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Rescorla-Wagner model

The Rescorla–Wagner model is a model of classical conditioning in which the animal is theorized to learn from the discrepancy between what is expected to happen and what actually happens. This is a trial-level model in which each stimulus is either present or not present at some point in the trial. The prediction of the unconditioned stimulus for a trial can be represented as the sum of all the associative strengths for the conditioned stimuli present during the trial. This is the feature of the model that represents a major advance over previous models, and allowed a straightforward explanation of important experimental phenomena such as blocking. For this reason, the Rescorla–Wagner model has become one of the most influential models of learning, though it has been frequently criticized since its publication. It has attracted considerable attention in recent years, as many studies have suggested that the phasic activity of dopamine neurons in mesostriatal DA projections in the midbrain encodes for the type of prediction error detailed in the model.

The Rescorla–Wagner model was created by Robert A. Rescorla of the University of Pennsylvania and Allan R. Wagner of Yale University.

Success and popularity

The Rescorla–Wagner model has been successful and popular because:[1]

  1. it can generate clear and ordinal predictions
  2. it has a number of successful predictions
  3. processing event representation by intensity and unexpectedness has an intuitive appeal
  4. it provides considerable heuristic value
  5. it has relatively few free parameters and independent variables
  6. it has had little competition from other theories

Basic assumptions of the model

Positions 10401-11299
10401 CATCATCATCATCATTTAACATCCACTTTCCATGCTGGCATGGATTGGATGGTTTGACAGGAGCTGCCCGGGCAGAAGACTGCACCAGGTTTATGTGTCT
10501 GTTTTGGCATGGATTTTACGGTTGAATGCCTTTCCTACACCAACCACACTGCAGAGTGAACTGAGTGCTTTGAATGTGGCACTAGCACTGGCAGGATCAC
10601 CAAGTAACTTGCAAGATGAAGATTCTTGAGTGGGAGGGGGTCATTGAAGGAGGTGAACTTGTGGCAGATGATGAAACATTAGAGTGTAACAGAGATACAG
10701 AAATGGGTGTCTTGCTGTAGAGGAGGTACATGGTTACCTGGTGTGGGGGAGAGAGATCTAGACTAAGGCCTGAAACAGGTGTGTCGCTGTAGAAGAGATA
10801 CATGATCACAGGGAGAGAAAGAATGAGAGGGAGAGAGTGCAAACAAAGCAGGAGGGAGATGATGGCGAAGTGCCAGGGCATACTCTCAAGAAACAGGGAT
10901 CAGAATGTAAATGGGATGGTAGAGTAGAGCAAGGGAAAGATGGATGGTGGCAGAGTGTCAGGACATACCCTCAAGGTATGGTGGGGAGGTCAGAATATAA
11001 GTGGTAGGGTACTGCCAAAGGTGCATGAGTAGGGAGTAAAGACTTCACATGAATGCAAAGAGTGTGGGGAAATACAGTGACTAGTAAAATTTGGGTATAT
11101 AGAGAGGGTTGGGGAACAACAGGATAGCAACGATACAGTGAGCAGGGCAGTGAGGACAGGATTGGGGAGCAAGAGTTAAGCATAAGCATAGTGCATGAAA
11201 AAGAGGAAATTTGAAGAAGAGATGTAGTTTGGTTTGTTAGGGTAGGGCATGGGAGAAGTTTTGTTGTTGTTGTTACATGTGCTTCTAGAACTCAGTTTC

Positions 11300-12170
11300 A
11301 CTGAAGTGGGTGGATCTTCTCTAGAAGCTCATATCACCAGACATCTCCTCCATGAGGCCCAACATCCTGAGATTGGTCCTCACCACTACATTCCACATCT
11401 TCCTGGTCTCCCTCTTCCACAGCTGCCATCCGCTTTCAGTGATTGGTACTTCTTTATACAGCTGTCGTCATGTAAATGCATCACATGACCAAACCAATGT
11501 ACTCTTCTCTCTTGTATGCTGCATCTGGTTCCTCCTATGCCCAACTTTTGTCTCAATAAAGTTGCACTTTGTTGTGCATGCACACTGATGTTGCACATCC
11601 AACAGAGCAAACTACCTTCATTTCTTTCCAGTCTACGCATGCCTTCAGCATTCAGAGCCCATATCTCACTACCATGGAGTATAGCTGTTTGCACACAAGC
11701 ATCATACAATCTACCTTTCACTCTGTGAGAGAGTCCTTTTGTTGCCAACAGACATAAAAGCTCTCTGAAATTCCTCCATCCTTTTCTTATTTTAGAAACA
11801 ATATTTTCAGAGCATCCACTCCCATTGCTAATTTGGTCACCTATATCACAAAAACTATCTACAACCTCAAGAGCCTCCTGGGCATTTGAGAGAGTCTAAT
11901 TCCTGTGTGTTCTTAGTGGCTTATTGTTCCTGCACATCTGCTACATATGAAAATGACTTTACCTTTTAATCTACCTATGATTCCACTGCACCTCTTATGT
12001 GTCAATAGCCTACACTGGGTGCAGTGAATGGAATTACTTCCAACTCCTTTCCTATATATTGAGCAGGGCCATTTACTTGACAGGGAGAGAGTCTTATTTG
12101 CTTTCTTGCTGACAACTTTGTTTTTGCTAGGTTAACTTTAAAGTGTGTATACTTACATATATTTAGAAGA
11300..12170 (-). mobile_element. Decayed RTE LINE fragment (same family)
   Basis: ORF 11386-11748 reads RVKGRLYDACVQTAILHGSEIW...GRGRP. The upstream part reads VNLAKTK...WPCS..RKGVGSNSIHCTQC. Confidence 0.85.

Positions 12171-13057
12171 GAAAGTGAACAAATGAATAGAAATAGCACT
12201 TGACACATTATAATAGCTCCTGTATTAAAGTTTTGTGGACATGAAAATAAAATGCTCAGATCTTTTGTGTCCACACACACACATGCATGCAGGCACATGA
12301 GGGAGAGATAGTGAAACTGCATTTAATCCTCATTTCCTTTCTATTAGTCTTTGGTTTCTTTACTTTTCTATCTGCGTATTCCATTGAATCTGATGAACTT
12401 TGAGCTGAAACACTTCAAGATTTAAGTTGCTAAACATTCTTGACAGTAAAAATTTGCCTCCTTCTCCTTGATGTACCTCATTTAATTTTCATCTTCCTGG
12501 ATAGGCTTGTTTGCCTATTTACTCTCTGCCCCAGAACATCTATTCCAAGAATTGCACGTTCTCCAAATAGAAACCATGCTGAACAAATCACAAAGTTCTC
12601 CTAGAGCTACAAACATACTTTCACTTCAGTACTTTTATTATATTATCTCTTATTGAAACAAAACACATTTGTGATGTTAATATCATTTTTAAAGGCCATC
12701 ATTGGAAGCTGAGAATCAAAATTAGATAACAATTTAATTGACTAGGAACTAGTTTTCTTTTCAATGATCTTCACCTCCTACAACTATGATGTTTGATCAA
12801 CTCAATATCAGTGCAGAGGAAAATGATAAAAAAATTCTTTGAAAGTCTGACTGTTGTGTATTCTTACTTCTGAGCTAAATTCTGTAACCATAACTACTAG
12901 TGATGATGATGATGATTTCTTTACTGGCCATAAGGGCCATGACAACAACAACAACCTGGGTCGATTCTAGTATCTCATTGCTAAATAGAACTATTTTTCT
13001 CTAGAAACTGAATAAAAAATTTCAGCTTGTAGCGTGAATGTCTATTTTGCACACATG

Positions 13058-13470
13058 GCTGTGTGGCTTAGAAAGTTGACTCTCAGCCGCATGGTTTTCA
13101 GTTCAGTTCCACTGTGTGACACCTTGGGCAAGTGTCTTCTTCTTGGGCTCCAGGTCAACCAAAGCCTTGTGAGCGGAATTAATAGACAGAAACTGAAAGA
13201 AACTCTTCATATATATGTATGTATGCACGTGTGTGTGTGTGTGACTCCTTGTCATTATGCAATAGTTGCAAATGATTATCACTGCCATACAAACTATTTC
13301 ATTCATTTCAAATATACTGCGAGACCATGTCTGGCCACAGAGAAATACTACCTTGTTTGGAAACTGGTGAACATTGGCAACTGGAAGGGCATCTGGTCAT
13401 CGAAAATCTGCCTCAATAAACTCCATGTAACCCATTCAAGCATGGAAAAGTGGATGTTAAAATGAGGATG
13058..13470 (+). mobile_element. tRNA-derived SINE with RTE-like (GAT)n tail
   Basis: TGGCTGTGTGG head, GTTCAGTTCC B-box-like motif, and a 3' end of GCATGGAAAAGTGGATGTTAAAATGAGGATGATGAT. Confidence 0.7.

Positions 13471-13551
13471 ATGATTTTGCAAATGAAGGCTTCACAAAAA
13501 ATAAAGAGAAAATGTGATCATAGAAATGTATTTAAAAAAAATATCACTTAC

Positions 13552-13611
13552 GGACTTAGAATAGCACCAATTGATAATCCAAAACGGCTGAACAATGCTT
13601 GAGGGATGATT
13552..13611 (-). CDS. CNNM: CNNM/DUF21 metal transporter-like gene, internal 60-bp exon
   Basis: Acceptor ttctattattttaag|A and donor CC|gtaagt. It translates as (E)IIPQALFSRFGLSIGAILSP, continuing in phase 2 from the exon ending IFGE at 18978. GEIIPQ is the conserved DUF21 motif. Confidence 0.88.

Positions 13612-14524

1. The amount of surprise an organism is assumed to experience when encountering an unconditioned stimulus (US) is assumed to be dependent on the summed associative value of all cues present during that trial. This assumption differs from previous models which considered only the associative value of a particular conditioned stimulus (CS) to be the determining aspect of surprise.
  2. Excitation and inhibition are opposite features. One stimulus can only have a positive associative strength (being a conditioned excitor) or a negative associative strength (being a conditioned inhibitor); it cannot have both.
  3. The associative strength of a stimulus is expressed directly in the behavior it elicits/inhibits. There is no way of learning about a stimulus without showing what was learned in the organism's reactions.
  4. The salience of a CS is a constant. The salience of a CS (alpha) is not supposed to undergo any changes during training and can thus be represented by a constant.
  5. The history of a cue does not have any effects on its current state. It is only the current associative value of a cue which determines the amount of learning. It does not matter whether the CS may have undergone several conditioning-extinction sessions or the like.

The first two assumptions are unique to the Rescorla–Wagner model. The last three assumptions were present in antecedents of the model and are less central to the theory but still important to the structure of the model.[1]


\Delta V^{n+1}_X = \alpha_X \beta (\lambda - V_{tot})


V^{n+1}_X = V^n_X + \Delta V^{n+1}_X


  • \Delta V_X is the change in the strength of association of X